For a yarn about the rise and fall and rise of galaxy-spanning empires, the books are surprisingly sparse. First, there are virtually no women at all in the first book–half of the human race simply doesn’t exist, except for a few lines from the shrewish wife of one of Foundation’s opponents, and a walk-on part with no words from a servant girl. There is one developed female character in each of the second and third books, but later it transpires that these two performed all their interesting actions as more-or-less meat puppets of the Second Foundation, robbing them of any agency. (And you can’t write this off as just a symptom of the 1950’s era that Asimov was writing in–for example, E.E. “Doc” Smith didn’t exactly smash gender roles in his Lensman books, written mostly in the 1940’s and described below, but he still managed to put women onstage and give them some agency, starting 30 pages in with Kinnexa, a lethal, efficient, and courageous secret agent who takes the lead in proposing a suicide mission to her male partner.) Even Asimov’s male Foundation characters tend toward a certain sameness — for example the heros of the first Foundation book, Hardin and Mallow, are essentially interchangeable characters, both cut from the same cloth of reluctant but idealistic and incorruptible pragmatism. All but one of several centuries worth of space battles occur offstage. There are no alien civilizations, which isn’t bad per se, but then the human worlds are largely culturally homogenous, with about as much variation between them as you’d get between rural and urban communities on contemporary Earth. And so on.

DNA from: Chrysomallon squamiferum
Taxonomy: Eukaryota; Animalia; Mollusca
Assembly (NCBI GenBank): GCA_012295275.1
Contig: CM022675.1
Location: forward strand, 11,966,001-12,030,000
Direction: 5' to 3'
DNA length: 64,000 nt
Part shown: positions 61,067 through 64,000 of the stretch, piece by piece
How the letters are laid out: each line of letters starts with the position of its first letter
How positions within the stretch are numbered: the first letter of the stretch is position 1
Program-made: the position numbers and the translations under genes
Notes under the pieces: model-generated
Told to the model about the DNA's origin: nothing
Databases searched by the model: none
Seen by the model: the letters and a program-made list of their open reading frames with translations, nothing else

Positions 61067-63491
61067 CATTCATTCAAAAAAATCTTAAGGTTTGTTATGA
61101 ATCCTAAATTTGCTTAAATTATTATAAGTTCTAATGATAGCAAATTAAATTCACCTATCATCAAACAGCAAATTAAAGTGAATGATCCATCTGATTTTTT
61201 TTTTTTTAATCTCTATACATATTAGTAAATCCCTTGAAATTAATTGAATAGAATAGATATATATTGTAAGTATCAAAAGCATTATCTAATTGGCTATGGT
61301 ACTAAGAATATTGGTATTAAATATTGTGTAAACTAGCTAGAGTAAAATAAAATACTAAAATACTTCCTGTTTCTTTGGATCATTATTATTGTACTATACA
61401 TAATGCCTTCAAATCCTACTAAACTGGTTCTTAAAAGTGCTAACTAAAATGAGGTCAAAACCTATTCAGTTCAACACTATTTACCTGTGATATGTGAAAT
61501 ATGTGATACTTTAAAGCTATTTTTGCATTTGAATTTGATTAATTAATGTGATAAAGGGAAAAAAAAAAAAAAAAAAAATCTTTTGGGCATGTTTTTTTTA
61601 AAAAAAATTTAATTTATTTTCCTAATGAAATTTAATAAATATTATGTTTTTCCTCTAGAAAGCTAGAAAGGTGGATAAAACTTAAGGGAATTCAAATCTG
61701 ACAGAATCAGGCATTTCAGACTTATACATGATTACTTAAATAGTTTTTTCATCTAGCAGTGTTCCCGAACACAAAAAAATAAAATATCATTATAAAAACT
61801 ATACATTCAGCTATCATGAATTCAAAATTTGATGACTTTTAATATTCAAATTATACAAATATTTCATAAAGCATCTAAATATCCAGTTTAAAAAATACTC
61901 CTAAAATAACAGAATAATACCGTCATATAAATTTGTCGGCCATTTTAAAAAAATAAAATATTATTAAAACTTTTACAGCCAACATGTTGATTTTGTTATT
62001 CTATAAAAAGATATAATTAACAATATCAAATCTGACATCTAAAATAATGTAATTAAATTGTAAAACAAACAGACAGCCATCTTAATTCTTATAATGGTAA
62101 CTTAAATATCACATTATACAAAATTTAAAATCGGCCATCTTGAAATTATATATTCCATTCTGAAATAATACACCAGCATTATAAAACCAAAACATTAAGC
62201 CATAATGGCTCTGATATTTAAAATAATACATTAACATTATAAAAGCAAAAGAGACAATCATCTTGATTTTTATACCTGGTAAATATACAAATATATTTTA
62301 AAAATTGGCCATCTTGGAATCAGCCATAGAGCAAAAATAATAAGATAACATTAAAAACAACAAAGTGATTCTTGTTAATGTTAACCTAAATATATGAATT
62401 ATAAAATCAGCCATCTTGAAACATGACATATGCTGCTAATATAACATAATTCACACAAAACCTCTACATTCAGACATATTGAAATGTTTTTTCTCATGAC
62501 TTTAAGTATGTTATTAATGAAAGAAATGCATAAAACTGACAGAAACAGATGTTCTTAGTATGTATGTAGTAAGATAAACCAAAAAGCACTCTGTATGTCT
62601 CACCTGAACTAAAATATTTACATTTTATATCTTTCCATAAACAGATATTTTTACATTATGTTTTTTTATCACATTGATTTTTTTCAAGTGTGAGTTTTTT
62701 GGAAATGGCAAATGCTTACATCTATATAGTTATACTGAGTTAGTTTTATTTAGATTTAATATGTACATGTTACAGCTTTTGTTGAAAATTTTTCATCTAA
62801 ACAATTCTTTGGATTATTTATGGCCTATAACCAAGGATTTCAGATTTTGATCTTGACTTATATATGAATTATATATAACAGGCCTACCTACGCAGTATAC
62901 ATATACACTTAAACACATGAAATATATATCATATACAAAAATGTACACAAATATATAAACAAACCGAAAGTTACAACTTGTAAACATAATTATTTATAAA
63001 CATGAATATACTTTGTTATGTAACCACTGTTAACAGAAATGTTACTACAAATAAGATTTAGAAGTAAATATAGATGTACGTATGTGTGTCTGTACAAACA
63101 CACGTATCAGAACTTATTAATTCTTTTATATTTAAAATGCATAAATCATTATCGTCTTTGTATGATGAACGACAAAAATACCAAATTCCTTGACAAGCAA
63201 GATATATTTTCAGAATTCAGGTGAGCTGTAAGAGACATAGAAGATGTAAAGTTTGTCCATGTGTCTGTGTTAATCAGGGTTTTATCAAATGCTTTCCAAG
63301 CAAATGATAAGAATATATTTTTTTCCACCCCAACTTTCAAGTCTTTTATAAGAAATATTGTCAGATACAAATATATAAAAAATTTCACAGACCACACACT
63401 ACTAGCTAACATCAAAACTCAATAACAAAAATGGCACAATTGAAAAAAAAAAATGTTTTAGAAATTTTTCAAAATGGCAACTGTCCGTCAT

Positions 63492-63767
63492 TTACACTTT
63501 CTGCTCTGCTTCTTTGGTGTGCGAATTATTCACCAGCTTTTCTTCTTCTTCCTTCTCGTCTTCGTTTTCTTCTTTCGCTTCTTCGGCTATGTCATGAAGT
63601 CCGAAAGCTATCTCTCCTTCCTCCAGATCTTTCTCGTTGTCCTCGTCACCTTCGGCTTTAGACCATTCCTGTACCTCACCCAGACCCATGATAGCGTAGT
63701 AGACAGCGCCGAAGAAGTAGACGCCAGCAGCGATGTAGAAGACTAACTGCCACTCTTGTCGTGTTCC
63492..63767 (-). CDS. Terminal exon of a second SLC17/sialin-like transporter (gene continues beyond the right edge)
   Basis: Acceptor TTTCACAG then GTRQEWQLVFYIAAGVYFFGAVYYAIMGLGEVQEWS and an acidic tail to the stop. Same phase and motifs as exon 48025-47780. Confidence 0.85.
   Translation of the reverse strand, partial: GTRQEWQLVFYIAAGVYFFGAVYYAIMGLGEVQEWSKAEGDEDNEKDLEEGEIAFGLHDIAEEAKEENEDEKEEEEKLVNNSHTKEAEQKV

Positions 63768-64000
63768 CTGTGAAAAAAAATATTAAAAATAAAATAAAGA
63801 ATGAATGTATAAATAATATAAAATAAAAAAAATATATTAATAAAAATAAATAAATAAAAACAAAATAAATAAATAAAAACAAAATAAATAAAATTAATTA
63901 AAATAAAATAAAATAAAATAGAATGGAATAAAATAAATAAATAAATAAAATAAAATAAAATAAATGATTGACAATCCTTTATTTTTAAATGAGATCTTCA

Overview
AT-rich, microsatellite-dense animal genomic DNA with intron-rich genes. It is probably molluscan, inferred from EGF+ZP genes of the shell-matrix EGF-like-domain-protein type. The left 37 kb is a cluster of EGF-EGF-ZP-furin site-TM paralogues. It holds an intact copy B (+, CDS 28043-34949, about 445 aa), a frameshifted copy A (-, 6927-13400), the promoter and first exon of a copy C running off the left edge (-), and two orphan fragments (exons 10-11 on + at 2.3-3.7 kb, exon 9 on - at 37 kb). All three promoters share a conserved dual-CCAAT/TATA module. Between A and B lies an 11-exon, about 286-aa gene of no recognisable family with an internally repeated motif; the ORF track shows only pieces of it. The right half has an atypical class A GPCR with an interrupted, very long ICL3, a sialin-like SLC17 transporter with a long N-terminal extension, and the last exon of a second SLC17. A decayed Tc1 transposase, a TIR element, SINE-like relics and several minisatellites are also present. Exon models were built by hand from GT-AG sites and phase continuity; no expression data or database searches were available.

So all that said, here are my Top 5, in chronological order:

  1. The Lensman Series (1934-1954). Written by E.E. “Doc” Smith, in many ways this series is the granddaddy of the genre. Two vast and ancient superraces battle it out for control of the cosmos, mainly through proxy species, of which humanity is one. The books were especially notable for their space battles, and the scorch of beams splashing against hull shields practically wafts from the pages. The influence of the Lensmen series was huge and can be seen in things like Babylon 5 (see below) and the Homeworld series of video games.
  2. Known Space (1964- ). The setting of a series of novel and short stories by Larry Niven, the universe of Known Space brought us one of the most iconic artifacts in science fiction, the Ringworld, a vast and ancient habitat that encircles a star, apparently long since abandoned by its mysterious creators. If you’ve played a game of Halo, you’ve felt the influence of Known Space too.